Whether or not we agree with this scheme, or the way it is framed, the Confession has laid down some basic principles of freedom of conscience that every Christian should adhere to.

First, we must recognise that God appoints civil authorities, and so we must pray for them, pay our taxes, and obey their commands when they do not contradict the commands of God (Romans 13:1-7).

Second, we must not obey the civil authorities when they command us to do evil. This was the laudable example of the Hebrew midwives under Pharaoh; of Daniel and his friends in Babylon; and of Peter and John before the Sanhedrin, who had commanded them to cease preaching, and thus disobey the Great Commission. Their response was axiomatic: “Judge for yourselves whether it is right in God’s sight to obey you rather than God. For we cannot help speaking about what we have seen and heard.” “We must obey God rather than men!” (Acts 4:19-20; 5:29.)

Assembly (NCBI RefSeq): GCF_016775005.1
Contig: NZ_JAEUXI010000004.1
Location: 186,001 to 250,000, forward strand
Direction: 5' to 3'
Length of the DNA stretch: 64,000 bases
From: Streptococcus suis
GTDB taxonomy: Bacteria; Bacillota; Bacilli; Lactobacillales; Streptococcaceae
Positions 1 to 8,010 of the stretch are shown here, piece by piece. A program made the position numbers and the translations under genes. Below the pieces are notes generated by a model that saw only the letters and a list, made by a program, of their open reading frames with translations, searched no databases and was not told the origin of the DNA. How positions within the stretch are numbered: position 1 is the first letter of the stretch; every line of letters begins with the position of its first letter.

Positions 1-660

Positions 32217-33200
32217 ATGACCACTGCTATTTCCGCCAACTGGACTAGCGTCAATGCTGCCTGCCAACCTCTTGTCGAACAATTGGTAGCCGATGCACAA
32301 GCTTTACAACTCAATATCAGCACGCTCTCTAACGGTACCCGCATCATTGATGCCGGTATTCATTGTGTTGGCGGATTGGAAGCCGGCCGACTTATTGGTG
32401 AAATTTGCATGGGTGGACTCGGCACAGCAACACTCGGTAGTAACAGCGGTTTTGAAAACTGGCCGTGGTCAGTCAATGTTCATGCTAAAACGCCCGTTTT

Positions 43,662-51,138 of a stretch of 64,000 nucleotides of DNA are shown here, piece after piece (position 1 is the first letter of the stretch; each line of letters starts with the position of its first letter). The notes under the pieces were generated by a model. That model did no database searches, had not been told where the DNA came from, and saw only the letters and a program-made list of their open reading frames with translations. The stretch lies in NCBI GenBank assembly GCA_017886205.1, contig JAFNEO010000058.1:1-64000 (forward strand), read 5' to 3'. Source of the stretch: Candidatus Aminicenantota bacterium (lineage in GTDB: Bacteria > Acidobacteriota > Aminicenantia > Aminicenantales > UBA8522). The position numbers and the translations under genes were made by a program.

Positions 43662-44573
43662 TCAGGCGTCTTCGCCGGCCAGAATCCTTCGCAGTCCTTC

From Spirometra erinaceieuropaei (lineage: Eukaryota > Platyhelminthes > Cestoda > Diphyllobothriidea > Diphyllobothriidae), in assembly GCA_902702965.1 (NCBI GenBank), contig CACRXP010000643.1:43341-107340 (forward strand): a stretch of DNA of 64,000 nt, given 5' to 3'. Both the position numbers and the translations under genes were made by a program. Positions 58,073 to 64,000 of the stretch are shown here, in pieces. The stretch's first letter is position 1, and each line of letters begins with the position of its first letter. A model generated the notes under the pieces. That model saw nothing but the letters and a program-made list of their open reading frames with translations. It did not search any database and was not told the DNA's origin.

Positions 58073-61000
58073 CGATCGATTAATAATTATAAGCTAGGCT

Third, we must publicly contend that ultimate rule is never invested in civil authority, and that we are all—ruled and rulers—subject to God’s transcendent authority. Civil authorities must not make laws that disregard freedom of conscience, or that prevent people from living according to their conscience.

Finally, we must contend that our freedom to live worshipful lives is God-given. Civil authorities have no right “to grant religious freedom”. Beware, for when they do claim this right, they claim the correlating right to remove religious freedom. And in time they will.

Get ready, for this is exactly what is happening in our nation right now.